this case. I did note that there were
a couple of inaccurate items in the
article. One, is that the F4U-4 Cor-
sairs carried 400 rounds of ammo
for each of four guns and 350 for


each of the two outboard ones.
More importantly, the H-Bomb was
not used in August 1945, it was two
A-Bombs. The H-Bomb was not
tested by the U.S. until November
1952..
I point this out mainly because


as we incorrectly state history, we
begin to change it for future read-
ers. I enjoy the publication and
look forward to reading it each
week. Thank you.
-Jim Thomas


JERSEY I Slow Food movement quickly gaining momentum in Central Florida


< continued from page A7

cheese," he said. "My staff
even visited the dairy."
The Slow Food movement
began in Italy in the 1980s
and is active in more than
100 countries. It promotes
sustainability, stewardship,
eco-friendly processes and
food quality, taste and tra-
ditions. David Green is vice
president of Farmer Rela-
tions for Slow Food Orlando


",.,
W.'** ^


and works to empower and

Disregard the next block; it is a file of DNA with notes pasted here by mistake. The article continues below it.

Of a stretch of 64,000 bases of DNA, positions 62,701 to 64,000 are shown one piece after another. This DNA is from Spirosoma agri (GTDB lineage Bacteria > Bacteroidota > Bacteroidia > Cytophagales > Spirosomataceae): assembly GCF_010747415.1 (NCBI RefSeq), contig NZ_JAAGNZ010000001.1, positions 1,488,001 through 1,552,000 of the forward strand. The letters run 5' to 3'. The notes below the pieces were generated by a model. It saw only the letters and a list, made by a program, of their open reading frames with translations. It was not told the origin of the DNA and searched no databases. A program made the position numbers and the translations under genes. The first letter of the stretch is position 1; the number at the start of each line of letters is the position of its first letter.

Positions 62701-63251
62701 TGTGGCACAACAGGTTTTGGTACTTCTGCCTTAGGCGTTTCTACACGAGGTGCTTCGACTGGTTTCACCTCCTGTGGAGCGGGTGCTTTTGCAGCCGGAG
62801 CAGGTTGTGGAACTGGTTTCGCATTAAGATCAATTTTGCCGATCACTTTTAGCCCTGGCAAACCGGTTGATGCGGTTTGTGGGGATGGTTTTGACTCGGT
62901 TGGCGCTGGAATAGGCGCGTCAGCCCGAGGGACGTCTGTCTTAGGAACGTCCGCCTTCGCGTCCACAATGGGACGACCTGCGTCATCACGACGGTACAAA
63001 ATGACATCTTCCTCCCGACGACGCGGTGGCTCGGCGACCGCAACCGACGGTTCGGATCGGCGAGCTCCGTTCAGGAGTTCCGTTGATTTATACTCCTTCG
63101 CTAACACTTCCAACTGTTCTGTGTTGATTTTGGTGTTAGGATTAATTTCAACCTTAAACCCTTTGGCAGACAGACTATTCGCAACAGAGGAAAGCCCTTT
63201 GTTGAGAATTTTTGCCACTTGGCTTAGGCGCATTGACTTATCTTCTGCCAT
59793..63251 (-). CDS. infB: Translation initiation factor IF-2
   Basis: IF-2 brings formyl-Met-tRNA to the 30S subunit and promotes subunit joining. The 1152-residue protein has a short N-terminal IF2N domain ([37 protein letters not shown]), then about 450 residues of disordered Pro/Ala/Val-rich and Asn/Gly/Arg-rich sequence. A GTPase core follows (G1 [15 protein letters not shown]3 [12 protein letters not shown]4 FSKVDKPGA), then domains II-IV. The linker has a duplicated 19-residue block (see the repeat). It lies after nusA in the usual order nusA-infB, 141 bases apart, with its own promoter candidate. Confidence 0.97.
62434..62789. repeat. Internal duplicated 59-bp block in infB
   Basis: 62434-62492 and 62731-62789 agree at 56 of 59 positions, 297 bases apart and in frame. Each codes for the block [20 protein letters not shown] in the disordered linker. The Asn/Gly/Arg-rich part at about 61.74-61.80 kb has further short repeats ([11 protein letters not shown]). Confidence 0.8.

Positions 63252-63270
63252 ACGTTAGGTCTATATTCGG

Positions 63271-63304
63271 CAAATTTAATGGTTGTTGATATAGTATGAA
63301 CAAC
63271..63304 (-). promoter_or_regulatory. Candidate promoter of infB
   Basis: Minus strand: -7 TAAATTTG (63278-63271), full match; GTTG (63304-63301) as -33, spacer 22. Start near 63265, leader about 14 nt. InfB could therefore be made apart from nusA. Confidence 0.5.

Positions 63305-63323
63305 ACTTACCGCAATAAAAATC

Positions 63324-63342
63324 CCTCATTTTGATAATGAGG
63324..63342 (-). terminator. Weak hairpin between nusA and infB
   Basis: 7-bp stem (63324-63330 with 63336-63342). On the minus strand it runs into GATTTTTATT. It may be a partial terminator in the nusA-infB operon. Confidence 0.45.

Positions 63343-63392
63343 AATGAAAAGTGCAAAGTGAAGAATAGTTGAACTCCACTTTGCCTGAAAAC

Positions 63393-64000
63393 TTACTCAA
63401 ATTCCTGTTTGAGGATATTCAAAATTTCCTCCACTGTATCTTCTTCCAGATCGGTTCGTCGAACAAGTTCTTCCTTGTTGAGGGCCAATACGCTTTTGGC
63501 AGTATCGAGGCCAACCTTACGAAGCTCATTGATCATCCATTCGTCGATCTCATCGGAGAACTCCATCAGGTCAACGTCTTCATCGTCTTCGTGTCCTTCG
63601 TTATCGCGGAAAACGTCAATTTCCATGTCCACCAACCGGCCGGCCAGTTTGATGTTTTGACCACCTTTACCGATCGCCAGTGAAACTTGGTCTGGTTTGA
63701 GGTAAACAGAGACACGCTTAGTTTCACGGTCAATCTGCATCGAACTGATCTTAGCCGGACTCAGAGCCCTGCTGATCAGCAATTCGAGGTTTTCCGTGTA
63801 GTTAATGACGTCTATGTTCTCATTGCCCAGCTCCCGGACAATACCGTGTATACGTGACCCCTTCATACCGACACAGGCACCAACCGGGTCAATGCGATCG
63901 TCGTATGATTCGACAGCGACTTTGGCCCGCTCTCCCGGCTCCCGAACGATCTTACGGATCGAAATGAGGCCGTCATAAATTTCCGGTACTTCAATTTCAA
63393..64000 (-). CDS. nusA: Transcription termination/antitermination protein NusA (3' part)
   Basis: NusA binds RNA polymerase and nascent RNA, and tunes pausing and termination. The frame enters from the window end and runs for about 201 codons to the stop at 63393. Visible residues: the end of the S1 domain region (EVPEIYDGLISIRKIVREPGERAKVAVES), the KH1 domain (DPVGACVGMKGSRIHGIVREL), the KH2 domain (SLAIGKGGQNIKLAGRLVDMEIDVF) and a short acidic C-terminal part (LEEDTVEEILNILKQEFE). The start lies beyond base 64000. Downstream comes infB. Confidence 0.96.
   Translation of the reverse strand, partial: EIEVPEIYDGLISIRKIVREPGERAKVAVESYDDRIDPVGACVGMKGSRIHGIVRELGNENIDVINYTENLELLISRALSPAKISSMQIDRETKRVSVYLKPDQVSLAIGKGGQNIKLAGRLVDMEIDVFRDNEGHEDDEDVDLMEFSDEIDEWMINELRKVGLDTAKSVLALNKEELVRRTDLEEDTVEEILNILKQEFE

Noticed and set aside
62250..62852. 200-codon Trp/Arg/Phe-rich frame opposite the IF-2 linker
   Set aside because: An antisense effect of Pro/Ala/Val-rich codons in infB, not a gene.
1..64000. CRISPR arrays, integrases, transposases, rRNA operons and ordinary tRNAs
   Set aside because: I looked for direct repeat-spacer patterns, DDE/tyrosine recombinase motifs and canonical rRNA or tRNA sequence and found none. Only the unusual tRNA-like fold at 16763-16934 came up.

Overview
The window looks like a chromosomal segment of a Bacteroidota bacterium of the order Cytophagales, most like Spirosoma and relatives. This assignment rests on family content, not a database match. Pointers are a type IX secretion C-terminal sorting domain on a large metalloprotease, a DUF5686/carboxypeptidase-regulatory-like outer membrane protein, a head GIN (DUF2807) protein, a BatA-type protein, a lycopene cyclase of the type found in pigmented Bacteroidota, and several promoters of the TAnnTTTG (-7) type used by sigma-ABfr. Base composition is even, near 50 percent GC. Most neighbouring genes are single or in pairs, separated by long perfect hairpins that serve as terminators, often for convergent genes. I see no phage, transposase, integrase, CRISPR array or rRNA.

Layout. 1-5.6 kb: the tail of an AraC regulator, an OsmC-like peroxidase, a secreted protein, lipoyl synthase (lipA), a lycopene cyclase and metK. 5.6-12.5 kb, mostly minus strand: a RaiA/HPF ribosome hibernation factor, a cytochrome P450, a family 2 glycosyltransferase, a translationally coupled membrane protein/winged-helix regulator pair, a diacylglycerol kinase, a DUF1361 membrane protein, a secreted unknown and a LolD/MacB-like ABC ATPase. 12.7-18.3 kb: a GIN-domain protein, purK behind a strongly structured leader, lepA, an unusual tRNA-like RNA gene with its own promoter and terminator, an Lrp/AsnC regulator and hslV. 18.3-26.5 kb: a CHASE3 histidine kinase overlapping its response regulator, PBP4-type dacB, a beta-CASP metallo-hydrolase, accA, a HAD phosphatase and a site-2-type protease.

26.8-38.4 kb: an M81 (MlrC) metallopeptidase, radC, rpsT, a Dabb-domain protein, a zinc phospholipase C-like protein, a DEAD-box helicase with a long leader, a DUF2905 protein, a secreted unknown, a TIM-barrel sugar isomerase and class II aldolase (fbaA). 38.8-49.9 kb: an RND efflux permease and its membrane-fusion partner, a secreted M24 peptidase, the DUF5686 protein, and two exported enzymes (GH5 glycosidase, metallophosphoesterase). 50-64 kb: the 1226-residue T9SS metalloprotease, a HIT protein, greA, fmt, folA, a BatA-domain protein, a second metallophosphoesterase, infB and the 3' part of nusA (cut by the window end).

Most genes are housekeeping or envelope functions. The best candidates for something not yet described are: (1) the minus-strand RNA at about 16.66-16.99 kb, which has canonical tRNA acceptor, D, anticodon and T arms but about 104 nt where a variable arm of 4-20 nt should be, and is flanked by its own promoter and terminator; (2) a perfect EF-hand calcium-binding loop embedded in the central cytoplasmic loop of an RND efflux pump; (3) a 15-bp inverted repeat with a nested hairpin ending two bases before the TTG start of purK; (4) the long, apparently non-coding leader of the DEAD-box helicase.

connect local farmers with
their communities.
Player's restaurant sup-
ports the Slow Food move-
ment, which links restau-
rants and chefs to local
farmers from whom they
buy fresh daily.
- "Our kitchen was built
small intentionally so we
cannot store large quanti-
ties of food," Player said.


Lanmr


Winter Park Dairy
David & Dawn Green
4501 Howell Branch Road
in Winter Park
407-671-5888
www.winterparkdairy.com
Cheese@WinterParkDairy.com


To learn more
about the Slow Food movement
go to
www.slowfoodorlando.org


Old Hickory Steakhouse
407-586-1600
www.gaylordpalms.com


These days, you don't have to cut your Internet to cut your bills. Go with EMBARQ' High-Speed Internet
and you can save up to $350 a year vs. cable. That's right. It's $350 a year you don't have to spend. Join the
world of high-speed savings with EMBARQ.

The speed you need for better ;.- v''., .. sharing, gaming and more.
* Unlike cable, your connection isn't shared, which means your speed at 3am
is the same speed you get at 7pm.
* Your connection to our network is 100% yours, 100% of the time.
* It's consistently fast all day, every day, backed by our fiber-optic network.
* Plus, you get award-winning virus and spyware protection.
* FREE modem (shipping and handling fee applies).


Call 866.948.6104,
click embarq.com
EMBARQG or visit an EMBARQ Store.


'. ofertas en espaniol marque al 866.948.6104.